They’ll be enjoying a more experienced Solheim Cup roster. The Euros have combined to win 59 Solheim Cup matches in their careers, more than twice as many as the American team coming to Gleneagles.

The lowdown: The highest ranked European in the world, Ciganda is the team’s total ball-striking package. She hits it long. She’s 10th on the LPGA in driving distance (273 yards per drive). She’s a strong iron player, ranking 19th on tour in hitting greens in regulation. She’s a good putter, ranking sixth in putts per GIR. She’s in contention a lot, racking up seven LPGA finishes of T-7 or better this year. And she’s on a lot of leaderboards in majors, with five top-10s in the last nine majors. A better closing kick is all that seems to be holding her back from winning more. She’s got that closer’s mentality in the Solheim Cup, though. In her three appearances, she has never lost in singles (2-0-1).

The lowdown: This young Englishwoman seems born for match play. She’s feisty, a fighter with some competitive bravado. Three years ago, she became the first player from Great Britain and Ireland to go 5-0 in the Curtis Cup. Last fall, she helped England make a hard run at nearly beating out the South Koreans for the UL International Crown title in South Korea. Law showed her chops at the LPGA level earlier this year, breaking through to win the Pure Silk Championship at Kingsmill. She’s one of Catriona Matthew’s four captain’s picks.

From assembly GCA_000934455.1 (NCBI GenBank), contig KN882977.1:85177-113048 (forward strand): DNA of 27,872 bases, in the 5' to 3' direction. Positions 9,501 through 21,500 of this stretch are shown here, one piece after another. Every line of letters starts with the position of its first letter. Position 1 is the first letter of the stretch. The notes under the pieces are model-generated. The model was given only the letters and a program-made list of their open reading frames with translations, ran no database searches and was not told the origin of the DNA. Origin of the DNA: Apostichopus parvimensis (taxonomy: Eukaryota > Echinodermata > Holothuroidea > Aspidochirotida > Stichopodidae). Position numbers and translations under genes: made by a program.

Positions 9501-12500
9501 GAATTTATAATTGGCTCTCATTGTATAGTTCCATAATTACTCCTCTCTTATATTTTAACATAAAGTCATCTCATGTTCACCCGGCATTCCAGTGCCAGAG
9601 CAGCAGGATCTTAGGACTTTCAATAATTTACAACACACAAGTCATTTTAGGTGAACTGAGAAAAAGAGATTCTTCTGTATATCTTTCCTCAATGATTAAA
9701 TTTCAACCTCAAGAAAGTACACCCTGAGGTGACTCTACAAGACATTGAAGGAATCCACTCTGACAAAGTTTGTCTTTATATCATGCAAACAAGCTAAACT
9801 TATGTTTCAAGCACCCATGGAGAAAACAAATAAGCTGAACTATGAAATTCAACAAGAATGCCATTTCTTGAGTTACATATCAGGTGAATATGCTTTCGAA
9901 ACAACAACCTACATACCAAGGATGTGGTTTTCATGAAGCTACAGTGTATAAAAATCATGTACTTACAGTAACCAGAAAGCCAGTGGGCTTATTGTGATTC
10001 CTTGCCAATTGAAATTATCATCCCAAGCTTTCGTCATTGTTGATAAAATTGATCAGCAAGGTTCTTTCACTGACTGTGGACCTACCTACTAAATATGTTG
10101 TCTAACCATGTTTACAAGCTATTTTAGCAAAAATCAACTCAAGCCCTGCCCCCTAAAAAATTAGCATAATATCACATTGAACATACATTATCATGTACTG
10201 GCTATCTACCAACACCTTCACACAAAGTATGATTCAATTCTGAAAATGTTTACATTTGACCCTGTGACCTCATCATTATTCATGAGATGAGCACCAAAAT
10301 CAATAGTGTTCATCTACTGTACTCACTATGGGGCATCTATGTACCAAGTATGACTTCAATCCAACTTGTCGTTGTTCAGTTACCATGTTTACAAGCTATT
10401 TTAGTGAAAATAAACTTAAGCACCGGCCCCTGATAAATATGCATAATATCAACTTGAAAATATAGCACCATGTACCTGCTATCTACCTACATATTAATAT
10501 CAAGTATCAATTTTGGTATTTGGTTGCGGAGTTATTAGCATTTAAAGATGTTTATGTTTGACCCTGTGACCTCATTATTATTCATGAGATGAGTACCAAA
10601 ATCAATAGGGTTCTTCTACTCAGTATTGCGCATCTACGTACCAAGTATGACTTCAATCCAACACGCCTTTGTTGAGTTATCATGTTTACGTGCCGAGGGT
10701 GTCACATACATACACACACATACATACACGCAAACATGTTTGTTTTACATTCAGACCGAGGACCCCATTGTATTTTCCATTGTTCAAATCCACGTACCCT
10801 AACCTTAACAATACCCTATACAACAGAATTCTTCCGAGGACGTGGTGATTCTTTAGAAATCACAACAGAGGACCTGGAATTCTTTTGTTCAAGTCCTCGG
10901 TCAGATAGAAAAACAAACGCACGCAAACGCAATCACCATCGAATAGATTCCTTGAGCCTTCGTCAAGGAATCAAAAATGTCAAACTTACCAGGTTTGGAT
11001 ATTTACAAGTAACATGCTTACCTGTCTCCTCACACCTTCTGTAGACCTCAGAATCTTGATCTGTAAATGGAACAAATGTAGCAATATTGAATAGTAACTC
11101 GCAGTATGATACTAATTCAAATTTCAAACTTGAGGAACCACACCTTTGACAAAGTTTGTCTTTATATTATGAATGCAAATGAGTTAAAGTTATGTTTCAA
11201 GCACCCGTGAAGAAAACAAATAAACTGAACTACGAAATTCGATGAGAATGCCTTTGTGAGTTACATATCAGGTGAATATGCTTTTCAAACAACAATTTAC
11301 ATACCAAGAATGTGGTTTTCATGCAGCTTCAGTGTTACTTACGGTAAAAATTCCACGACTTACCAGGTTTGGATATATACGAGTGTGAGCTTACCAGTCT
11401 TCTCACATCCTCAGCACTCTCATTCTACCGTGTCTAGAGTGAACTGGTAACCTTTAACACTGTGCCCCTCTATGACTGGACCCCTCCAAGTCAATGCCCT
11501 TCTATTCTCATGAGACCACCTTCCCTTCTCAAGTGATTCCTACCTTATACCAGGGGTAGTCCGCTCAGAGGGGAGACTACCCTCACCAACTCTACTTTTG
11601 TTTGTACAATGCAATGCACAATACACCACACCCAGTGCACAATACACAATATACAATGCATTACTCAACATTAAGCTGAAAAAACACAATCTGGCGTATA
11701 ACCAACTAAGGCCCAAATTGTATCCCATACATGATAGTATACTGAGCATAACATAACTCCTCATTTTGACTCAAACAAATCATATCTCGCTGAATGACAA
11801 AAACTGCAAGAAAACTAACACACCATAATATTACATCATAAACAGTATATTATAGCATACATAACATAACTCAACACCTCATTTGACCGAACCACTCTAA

The lowdown: Like her fellow English players, Hull likes match play. She showed that in her very first Solheim Cup, stunning Paula Creamer, 5 and 4, in Colorado in 2013. Hull was just 17 back then, the youngest player in the history of Solheim Cup play. Still just 23, she has won more Solheim Cup matches than any American except Morgan Pressel in this year’s event.

The lowdown: Hall is one of just three major champions on the Euro roster. She was the LET’s Order of Merit winner in 2017, playing her way on to her first Solheim Cup team. She earned her LPGA tour card at the end of that year, tying for seventh at Q-School. Her Solheim Cup experience seemed to help her blossom in 2018, when she won the AIG Women’s British Open as an LPGA rookie. European captain Annika Sorenstam saw so much in Hall, she played her in all five sessions two years ago. Hall hasn’t followed up as well as she would have liked this season, with just a single top 10.

The lowdown: The Spaniard can putt, and that’s a big deal in international team play. She’s the second best putter from Europe this year, statistically speaking, trailing only her fellow countrywoman, Carlota Ciganda. Munoz is No. 9 in putts per GIR in the LPGA ranks. Munoz didn’t make the European team that went to Iowa two years ago, but she has fought back from illness (Hashimoto’s disease) and a slump to return to form with six top-10 LPGA finishes.

The lowdown: Masson is a Solheim Cup veteran set to play in the event for the fourth consecutive time. She was 2-1-1 in her debut in the event in Colorado in 2013, helping the Euros to a record rout (18-10) of the Americans. She’s a strong iron player who hits a lot of greens. She’s coming off a T-7 finish at the CP Women’s Open in her last start. She had a T-5 finish at the Marathon Classic at the end of the July as part of a strong push to nail down her spot on the European team.